Following a teaser of its AM 310 Concept at the 2012 Concorso d’Eleganza Villa d’Este, Aston Martin have formally revealed a revision to the Vanquish. We’re pretty certain that AM had a good laugh between the Concorso d’Eleganza and today’s reveal since many believed the AM 310 Concept to be the next generation DBS. Well played, AM. Aston Martin with its new Vanquish, however, make it clear that it’s all business.
The design language of this automobile evokes a very strong mystique that effortlessly overshadows the inherent mystique of the Vanquish name. This is rather unsurprising in that such a car should embody the characteristics worthy of its name. Aston Martin successfully created a fusion of heritage and innovation to create the current interpretation of the Vanquish. Its flowing curves pay proper tribute to classic AM GT predecessors, while its silhouette and sharp lines articulate the modern day interpretation of the GT car.
The Vanquish also represents inspiration from the limited production AM One-77 supercar and V12 Zagato. Because it is now AM’s flagship model, it is fitting that the Vanquish carry over many of the signature features from both automobiles, such as the elegant and flowing beltline, elongated side strakes, and LED light blade rear clusters.
There are also entirely new design ideas such as rear Aero Duct. Each body panel on the new Vanquish is also constructed from carbon fibre, because of its high strength-to-weight ratio and flexibility of form. The use of carbon fibre not only reduces mass but also requires fewer individual body panels. Aston Martin have also redesigned many elements of the Vanquish interior. It now features a Driver Information Module (shared with the One-77), revision of the digital displays, and a new center stack.
If you are familiar with the Vanquish, and other GT cars of its class, then it comes as no surprise that these vehicles are typically big and heavy. Aston Martin undertook strenuous efforts to limit the weight of the new Vanquish. Employment of carbon fibre in and around the body, as well as advanced structural components and assemblies contribute to the reduced weight of this big GT. These contributions translate to impressive performance, handling, power to weight ratio, and most significantly, a near-perfect 50:50 weight distribution.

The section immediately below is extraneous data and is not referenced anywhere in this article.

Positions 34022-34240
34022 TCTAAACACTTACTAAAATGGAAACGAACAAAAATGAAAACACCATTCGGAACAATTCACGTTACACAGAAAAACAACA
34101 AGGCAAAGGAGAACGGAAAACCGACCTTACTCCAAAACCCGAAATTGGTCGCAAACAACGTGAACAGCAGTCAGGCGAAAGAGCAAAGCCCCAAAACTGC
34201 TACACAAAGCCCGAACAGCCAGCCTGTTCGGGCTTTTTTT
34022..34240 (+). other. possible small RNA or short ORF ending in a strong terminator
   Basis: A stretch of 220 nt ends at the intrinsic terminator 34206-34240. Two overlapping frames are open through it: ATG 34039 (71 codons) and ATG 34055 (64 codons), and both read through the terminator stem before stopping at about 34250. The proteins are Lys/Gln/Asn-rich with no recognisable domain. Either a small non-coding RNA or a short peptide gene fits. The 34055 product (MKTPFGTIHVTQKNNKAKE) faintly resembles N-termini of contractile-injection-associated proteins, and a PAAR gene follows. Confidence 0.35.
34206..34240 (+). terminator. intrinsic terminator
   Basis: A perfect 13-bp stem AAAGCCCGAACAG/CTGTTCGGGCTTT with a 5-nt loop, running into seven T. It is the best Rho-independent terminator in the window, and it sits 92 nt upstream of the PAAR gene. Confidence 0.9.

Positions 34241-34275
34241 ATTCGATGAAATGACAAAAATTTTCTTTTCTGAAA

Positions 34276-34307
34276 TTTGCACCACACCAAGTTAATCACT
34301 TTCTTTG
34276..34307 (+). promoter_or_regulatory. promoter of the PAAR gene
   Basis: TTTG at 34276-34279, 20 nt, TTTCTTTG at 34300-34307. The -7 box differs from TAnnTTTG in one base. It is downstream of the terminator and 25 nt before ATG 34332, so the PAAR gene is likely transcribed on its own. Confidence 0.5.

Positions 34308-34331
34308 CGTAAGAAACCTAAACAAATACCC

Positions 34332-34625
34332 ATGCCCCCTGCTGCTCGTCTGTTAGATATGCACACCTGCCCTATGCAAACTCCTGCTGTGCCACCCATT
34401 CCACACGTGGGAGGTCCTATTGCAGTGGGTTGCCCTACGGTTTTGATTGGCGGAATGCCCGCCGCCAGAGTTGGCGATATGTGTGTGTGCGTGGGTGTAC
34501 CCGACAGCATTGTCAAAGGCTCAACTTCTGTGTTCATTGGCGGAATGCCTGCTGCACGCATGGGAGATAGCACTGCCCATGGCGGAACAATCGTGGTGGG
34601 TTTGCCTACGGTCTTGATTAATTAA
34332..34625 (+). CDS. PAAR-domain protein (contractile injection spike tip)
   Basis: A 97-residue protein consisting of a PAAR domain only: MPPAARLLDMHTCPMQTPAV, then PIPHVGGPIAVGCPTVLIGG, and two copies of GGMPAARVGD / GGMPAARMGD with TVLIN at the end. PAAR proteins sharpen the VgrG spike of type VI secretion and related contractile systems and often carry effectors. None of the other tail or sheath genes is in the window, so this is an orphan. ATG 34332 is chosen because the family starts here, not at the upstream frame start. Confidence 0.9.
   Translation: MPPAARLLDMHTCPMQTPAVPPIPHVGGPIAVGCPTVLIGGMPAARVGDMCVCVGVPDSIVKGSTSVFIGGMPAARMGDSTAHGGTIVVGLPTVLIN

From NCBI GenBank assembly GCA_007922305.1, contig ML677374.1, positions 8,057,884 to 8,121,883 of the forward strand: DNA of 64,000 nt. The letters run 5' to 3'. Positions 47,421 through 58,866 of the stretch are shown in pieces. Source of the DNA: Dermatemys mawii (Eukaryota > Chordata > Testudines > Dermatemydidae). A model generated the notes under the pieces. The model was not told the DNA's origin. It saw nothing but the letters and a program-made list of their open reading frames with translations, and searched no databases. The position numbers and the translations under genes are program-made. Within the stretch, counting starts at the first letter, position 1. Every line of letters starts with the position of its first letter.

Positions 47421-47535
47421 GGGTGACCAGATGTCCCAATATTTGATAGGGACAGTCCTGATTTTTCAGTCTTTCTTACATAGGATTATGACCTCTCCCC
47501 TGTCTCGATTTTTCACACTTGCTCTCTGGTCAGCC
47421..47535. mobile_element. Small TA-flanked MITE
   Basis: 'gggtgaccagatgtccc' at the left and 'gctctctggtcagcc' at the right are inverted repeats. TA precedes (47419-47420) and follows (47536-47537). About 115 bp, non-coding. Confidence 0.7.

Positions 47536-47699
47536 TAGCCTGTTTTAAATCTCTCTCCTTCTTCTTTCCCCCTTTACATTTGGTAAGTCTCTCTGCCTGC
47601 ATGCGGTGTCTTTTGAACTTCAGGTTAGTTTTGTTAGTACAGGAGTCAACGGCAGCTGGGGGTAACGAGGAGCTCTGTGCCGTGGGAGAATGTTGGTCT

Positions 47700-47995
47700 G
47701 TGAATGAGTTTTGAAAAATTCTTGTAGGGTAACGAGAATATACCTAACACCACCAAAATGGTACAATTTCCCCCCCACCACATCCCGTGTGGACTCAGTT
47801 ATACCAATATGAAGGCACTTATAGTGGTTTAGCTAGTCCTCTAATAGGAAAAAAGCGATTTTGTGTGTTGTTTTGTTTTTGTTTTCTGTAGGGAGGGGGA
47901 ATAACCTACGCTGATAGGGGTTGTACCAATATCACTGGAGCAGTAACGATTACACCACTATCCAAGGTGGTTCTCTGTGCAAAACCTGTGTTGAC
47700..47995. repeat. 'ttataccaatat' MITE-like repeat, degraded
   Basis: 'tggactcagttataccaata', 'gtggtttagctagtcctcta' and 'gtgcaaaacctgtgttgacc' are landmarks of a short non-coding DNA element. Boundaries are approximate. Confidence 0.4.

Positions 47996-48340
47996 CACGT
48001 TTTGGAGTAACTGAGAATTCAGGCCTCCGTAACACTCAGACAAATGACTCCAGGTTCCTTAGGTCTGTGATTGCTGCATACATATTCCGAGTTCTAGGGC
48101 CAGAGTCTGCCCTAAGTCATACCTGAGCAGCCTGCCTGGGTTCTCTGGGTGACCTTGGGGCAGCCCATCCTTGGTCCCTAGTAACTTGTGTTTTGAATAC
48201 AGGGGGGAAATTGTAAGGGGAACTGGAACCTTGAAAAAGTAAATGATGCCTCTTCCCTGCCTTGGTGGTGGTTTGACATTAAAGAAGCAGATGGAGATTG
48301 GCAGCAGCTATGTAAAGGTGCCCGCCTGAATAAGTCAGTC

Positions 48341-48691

At the heart of the new Vanquish is the latest iteration of Aston Martin’s hand built 6.0-litre V12 engine. The engine produces a peak power output of 565 brake horsepowers at 6,750 rpm. It is mated to a 6-speed gearbox that has been geared for greater low-end torque and more responsiveness at low revs. The Vanquish is able to sprint from 0-60 mph in 4.1 seconds and achieve a top speed of 183 mph.
We would like to add that we are quite baffled by AM’s handling of the Vanquish front grille treatment. It is a departure from the direction Aston Martin was establishing with the One-77 and V12 Zagato. The Vanquish grille more closely represents the previous front-end design language found across the Aston Martin line. Given the Vanquish’s flagship status, we are curious to know Aston Martin’s thinking in its decision to depart from the One-77 and V12 Zagato grille treatments.
Aside from this, our take on the new Vanquish is that it is a unquestionably striking and beautiful automobile. It is clear that Aston Martin continue to advance the legacy of the classic GT car, and understands the delicate formula for maintaining the relevance of such cars in today’s automotive landscape.
It is impossible to determine the impact a car will have 30, 40 or even 50 years from present day; especially given a number of social, economic, environmental, cultural and automotive variables that represent the day. We believe, however that the Aston Martin Vanquish and its modern day forebears will in the future be the cars that are regarded as classic GTs, just as the 1961 Aston Martin DB4 Zagato is regarded today.